Saturday night in Chicago saw the UFC take to the main FOX network for the second time, with criminally underrated former 205-pound champion Rashad Evans handling upstart wrestling standout Phil Davis in the main event.
For those who have followed Evans and know his game, and have also seen the rise of a fairly raw talent in Davis, the outcome wasn’t shocking. It wasn’t so much a matter of if Evans would be the better man, but rather by how much would he be the better man.
The answer was "a lot."
Evans worked Davis on the feet, getting in and out with slick boxing combinations, complimenting his standup attack with a focused ground game that was equal parts improved jiu-jitsu and experienced wrestling.
After collecting his 50-45s from all three judges, Evans was officially lined up with friend-turned-foe Jon Jones, who holds the title he so badly wants back. Fans and pundits immediately began wondering—as they have for nearly a year now, since this feud started—how he’ll approach the young champion.
There are plenty of things to wonder about in the matchup, such as how Jones’ powerful Greco-Roman style will play against the more traditional freestyle approach to wrestling displayed by Evans, or how the tight boxing of Evans will play against the unorthodox striking of Jones.
However against Davis, Evans previewed how he might match the champion, showing incredible footwork and timing, slipping and juking around punches coming from his much rangier opponent. He’d get inside, blast Davis with shots, and get back out before the former Nittany Lion could reset.
Expect the same against Jones.
Jones has had success in utilizing his range against all shapes and sizes to this point, however he hasn’t faced a boxer like Rashad yet. Evans is quick, and he clearly knows how to get into range and do damage while frustrating a longer man.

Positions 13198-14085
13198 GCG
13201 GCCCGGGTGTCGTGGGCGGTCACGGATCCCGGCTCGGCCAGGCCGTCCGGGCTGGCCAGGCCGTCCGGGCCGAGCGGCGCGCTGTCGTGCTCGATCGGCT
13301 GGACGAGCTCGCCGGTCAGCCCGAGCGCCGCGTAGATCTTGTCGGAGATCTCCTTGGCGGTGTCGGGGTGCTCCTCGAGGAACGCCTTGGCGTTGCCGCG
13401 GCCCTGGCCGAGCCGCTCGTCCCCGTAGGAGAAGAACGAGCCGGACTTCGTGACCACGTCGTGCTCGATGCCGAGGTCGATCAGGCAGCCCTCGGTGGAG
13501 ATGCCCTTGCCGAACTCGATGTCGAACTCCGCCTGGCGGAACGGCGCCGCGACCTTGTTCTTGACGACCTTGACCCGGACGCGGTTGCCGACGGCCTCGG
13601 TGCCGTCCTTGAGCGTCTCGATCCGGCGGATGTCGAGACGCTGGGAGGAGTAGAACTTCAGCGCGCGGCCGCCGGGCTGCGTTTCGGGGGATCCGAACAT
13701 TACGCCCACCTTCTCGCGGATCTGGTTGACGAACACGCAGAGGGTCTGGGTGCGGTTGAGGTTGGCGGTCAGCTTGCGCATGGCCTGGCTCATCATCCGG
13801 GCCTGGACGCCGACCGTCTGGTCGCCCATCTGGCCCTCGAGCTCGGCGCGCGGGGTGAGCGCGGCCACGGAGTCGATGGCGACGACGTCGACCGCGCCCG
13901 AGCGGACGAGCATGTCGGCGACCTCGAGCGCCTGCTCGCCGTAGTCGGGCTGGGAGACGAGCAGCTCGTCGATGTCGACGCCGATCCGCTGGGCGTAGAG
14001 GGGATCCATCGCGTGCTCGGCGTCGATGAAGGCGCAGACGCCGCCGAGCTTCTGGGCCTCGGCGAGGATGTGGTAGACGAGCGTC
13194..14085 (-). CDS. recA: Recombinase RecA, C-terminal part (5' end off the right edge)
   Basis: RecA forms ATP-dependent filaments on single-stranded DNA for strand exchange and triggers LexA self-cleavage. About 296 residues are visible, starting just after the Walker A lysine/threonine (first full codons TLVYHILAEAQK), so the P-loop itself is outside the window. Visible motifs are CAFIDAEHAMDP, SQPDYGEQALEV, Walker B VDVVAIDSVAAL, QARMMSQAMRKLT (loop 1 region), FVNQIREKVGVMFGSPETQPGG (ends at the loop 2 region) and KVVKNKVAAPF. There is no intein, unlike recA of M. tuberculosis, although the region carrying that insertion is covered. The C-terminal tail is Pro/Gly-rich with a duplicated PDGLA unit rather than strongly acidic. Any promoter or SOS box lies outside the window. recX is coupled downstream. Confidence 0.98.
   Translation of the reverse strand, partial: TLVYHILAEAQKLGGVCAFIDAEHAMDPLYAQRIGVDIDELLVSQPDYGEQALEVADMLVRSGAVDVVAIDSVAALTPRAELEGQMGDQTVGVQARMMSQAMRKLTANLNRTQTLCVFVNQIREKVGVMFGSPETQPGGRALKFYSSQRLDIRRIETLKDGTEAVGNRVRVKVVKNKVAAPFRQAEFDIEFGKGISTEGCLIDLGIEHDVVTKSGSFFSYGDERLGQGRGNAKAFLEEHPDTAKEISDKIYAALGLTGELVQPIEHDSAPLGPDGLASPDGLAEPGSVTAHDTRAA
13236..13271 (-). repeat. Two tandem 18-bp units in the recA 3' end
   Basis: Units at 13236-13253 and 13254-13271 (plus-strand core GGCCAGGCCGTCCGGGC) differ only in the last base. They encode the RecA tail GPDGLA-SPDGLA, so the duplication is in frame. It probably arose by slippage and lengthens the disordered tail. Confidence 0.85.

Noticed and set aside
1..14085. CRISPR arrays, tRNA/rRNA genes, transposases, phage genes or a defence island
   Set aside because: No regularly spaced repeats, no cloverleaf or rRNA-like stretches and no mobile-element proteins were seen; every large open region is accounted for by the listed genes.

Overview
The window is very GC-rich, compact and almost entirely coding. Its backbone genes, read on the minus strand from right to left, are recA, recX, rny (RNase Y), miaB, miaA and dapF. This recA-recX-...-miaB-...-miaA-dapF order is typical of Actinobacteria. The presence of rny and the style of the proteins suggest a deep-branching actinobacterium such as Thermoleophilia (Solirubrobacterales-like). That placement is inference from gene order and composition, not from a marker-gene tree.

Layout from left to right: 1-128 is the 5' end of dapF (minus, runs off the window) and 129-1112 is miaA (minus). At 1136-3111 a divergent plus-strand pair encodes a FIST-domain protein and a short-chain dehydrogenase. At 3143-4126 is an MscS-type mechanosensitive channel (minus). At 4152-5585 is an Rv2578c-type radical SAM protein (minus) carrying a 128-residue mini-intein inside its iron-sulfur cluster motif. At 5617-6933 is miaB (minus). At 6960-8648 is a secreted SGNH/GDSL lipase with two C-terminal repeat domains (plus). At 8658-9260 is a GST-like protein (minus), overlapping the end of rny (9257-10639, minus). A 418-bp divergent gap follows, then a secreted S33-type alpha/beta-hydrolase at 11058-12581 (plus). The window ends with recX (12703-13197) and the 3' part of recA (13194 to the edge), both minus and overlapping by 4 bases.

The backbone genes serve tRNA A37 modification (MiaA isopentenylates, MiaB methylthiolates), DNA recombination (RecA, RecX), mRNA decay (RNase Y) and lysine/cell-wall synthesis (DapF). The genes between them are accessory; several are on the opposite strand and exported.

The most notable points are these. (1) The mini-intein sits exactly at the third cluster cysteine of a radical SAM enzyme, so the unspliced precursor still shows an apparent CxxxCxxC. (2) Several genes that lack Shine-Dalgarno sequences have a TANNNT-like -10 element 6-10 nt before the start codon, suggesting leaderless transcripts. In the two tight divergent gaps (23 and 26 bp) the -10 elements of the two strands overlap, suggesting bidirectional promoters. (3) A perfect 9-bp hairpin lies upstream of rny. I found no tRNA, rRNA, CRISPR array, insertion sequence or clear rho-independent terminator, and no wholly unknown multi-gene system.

The only comparable striker Jones has faced is Rampage Jackson, who often plods along with his chin up and his feet flat as he headhunts for a highlight. Evans is much better defensively, much quicker, and much more adept at setting up combos before slipping out the other side. He could pose problems for a champion not used to being pushed, especially when one factors in the time they’ve spent training together.
That’s not to say that Evans is a lock to dethrone Jones. Just as Evans knows Jones from training together, so too does Jones know Evans. The times the champion has been tested, he has risen to the occasion, and there isn’t any reason to believe things will be different now.
However Rashad Evans proved he has the tools to make things happen on Saturday night, as he beat a physical specimen in Phil Davis who is quite similar to Jones. He proved that he can handle long and rangy, and he can do it convincingly.
All that’s left for him now is to do it again against someone a little bit further along, a little more diverse, and little bit harder to figure out, and he’ll have his belt back after three years of waiting.